Identifying stress tolerance genes in plants from distantly related crop relatives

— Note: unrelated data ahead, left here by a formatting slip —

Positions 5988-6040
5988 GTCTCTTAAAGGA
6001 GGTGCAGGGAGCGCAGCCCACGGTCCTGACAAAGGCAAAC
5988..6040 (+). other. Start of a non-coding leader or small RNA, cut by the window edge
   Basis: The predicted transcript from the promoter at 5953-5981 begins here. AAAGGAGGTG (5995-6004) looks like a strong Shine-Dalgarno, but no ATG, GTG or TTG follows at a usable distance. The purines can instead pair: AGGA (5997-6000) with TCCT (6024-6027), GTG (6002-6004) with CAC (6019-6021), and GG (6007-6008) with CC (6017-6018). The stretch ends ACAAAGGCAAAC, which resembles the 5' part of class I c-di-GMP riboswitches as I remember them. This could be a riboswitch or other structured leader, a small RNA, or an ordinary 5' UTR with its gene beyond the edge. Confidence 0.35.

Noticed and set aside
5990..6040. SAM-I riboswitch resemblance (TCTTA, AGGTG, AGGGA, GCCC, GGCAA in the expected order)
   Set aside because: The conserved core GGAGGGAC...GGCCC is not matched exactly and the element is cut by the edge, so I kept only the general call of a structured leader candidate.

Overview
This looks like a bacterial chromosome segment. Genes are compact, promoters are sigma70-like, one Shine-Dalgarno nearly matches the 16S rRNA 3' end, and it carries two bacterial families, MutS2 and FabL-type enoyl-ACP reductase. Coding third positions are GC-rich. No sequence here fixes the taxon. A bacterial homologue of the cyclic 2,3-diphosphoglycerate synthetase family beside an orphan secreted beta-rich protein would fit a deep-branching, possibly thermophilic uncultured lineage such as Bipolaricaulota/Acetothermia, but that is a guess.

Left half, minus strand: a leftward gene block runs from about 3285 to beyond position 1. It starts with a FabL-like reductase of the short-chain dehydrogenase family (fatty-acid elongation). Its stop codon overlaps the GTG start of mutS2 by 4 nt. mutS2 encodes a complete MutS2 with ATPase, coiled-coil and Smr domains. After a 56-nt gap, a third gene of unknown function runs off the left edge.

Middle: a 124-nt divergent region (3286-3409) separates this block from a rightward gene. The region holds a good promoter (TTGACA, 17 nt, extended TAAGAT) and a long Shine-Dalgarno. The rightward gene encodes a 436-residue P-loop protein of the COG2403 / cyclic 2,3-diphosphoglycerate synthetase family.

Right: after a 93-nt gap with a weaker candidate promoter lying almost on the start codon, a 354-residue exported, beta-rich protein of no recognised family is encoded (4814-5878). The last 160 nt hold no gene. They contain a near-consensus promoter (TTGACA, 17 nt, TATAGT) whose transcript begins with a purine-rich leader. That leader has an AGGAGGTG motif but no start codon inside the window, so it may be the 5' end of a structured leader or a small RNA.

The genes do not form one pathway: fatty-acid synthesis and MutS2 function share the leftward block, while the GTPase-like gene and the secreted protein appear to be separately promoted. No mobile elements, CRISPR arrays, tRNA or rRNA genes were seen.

Heat stress leads to male germ line (pollen) sterility, and consequently, failure to produce seeds and fruits, yet little is known about why developing pollen is so vulnerable at the molecular level. My PhD aims to identify molecular mechanisms behind the heat sensitivity of male cell lines. I have exposed different stages of pollen development, both in commercial and an Australian wild Gossypium, to moderate and extreme heat to investigate the molecular response to heat. Using physiological experiments and -omics approaches, I have found that tetrad formation (circa meiosis) in commercial cotton is the most vulnerable stage of pollen development to heat. The sensitivity of tetrads in the commercial cotton is most likely due to impaired mRNA splicing machinery, translation of non-essential genes and enhanced level of protein transport, compared with the later stages of development and vegetative tissues. Importantly, the findings in the wild cotton demonstrated different molecular responses of pollen to high temperature, which might contribute to its thermotolerance. The identified genes and pathways from the wild cotton pollen allows us to speculate on mechanisms of thermotolerance in male reproductive cell lines. These findings provide insights for future studies that will eventually lead to development of new cultivars for hotter environments.